Pete Davidson is going to space later this month on Blue Origin's fourth manned space flight. The company announced on Monday. Sources familiar with the mission told PEOPLE that Davidson was invited to take part in the flight after attending a dinner party at Jess Bezos' house back in January. He will take off on Wednesday, March 23 from Blue Origin's launch site in West Texas.
Davidson will take an 11-minute space flight with a crew of other wealthy guests, including Party America CEO Marty Allen, SpaceKids Global founder Sharon Hagle, Tricor International CEO Marc Hagle, traveler Jim Kitchen and Commercial Space Technologies president Dr. George Nield. Their craft will reach an altitude of about 65 miles above the earth and spend some time at the edge of outer space. They will experience four minutes of weightlessness before returning to the earth.
The flight is the fourth manned mission of Blue Origin's New Shepherd Program, which is intended to inspire more young people to pursue careers in science, technology, engineering and mathematics. They will also carry postcards to space as a part of Blue Origin's Club for the Future. Students themselves will eventually be given the opportunity to fly with Blue Origin if all goes according to plan.
Davidson is reportedly ecstatic about this chance to visit space, having wanted to take that step since he was a child. The 28-year-old comedian found himself at Bezos' dinner party thanks to his girlfriend, reality star Kim Kardashian. Their relationship has been making headlines nonstop since November, but mostly for different reasons.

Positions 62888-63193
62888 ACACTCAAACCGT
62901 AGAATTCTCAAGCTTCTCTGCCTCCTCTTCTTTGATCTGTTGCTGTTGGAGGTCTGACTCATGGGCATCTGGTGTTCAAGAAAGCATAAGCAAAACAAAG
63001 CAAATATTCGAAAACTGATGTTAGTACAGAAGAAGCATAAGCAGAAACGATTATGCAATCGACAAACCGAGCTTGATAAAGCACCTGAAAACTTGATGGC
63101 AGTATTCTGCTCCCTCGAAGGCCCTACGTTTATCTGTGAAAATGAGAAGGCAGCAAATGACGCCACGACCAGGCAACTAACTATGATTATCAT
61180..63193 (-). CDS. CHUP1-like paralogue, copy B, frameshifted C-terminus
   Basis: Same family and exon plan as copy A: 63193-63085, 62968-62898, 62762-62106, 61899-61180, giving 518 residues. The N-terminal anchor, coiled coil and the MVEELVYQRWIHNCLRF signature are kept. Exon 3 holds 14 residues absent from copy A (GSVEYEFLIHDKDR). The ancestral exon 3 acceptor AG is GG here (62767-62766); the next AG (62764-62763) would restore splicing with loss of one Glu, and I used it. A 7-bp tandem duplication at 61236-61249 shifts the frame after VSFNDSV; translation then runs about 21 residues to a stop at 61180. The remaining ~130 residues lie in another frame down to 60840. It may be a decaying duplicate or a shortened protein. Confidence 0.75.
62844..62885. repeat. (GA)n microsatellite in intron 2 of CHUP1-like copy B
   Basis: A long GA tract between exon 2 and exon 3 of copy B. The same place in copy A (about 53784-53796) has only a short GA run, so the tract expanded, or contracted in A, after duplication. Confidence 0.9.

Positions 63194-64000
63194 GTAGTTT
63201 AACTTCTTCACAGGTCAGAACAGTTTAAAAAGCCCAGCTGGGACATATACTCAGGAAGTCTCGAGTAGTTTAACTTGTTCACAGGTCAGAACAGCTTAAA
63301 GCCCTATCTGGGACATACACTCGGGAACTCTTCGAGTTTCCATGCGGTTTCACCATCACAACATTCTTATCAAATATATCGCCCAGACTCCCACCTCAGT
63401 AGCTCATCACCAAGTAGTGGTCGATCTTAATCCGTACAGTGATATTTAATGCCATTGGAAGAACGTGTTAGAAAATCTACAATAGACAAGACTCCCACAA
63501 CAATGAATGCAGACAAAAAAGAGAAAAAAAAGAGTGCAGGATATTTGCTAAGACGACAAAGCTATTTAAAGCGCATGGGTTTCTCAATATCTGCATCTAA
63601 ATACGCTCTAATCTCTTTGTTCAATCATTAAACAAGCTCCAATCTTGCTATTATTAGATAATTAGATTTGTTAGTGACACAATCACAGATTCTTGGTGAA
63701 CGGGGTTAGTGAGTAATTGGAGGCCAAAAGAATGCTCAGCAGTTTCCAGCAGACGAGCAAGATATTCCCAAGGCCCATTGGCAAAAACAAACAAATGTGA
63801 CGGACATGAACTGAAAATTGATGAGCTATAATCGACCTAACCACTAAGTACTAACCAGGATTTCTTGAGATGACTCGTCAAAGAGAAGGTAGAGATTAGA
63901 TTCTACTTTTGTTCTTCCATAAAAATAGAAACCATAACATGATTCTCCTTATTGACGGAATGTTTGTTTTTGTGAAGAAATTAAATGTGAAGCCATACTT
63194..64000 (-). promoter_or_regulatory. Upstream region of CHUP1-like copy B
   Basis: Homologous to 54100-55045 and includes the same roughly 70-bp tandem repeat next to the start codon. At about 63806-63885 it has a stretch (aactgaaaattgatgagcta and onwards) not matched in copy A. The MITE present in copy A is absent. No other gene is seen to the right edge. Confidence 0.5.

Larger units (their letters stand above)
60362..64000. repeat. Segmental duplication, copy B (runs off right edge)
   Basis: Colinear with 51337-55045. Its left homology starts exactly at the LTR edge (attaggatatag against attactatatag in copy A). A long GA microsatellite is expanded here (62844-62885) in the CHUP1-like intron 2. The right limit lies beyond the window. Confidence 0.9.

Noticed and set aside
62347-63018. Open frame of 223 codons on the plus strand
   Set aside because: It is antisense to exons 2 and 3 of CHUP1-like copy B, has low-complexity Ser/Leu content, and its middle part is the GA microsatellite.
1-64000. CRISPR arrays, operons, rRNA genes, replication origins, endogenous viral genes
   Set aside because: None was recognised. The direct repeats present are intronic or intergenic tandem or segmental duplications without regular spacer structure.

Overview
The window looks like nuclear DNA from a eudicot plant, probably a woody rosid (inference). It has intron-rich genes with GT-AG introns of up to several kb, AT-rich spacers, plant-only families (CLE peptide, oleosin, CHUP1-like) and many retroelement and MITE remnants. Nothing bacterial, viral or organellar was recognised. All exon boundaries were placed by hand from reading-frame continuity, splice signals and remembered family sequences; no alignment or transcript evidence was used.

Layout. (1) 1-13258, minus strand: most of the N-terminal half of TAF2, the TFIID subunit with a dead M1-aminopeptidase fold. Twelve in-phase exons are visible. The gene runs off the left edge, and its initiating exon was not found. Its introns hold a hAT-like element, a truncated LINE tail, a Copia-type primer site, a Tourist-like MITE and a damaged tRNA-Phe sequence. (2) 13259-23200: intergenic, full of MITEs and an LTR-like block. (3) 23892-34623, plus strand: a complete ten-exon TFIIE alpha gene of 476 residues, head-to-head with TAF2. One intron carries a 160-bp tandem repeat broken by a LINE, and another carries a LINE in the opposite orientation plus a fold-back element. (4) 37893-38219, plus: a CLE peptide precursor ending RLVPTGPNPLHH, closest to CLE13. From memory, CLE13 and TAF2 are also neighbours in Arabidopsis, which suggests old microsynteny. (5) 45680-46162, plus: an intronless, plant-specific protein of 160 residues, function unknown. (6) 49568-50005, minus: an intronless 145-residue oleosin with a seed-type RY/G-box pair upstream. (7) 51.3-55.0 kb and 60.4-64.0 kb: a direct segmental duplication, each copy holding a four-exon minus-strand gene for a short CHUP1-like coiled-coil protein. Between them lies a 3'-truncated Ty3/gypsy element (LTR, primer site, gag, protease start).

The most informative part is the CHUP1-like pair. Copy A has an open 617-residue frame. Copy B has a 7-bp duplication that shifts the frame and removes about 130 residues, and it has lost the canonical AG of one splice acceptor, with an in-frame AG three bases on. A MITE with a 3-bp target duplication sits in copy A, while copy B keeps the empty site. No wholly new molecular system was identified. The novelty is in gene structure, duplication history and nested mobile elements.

As for Blue Origin, it has already taken celebrities to space including news anchor Michael Strahan and Star Trek star William Shatner. However, the company is also heavily mocked as a wasteful vanity project by Bezos which wastes money and fossil fuel on recreational trips for the wealthy. Many critics feel it is a bad look for billionaires to buy private spacecraft while life on earth is still plagued by solvable economic issues like hunger and education disparity.
Back in December, those criticisms were especially harsh when an Amazon warehouse collapsed in Illinois during an historic storm. The following day, Blue Origin launched its third New Shepherd mission, and Bezos publicly celebrated the flight as a success. The contrast was hard to ignore, with six workers dead in one of Bezos' retail facilities.
In spite of these critiques, Blue Origin will launch Davidson and seven others into space with postcards on Wednesday, March 23. The flight will begin at 9:30 a.m. ET, and will be livestreamed on the Blue Origin website.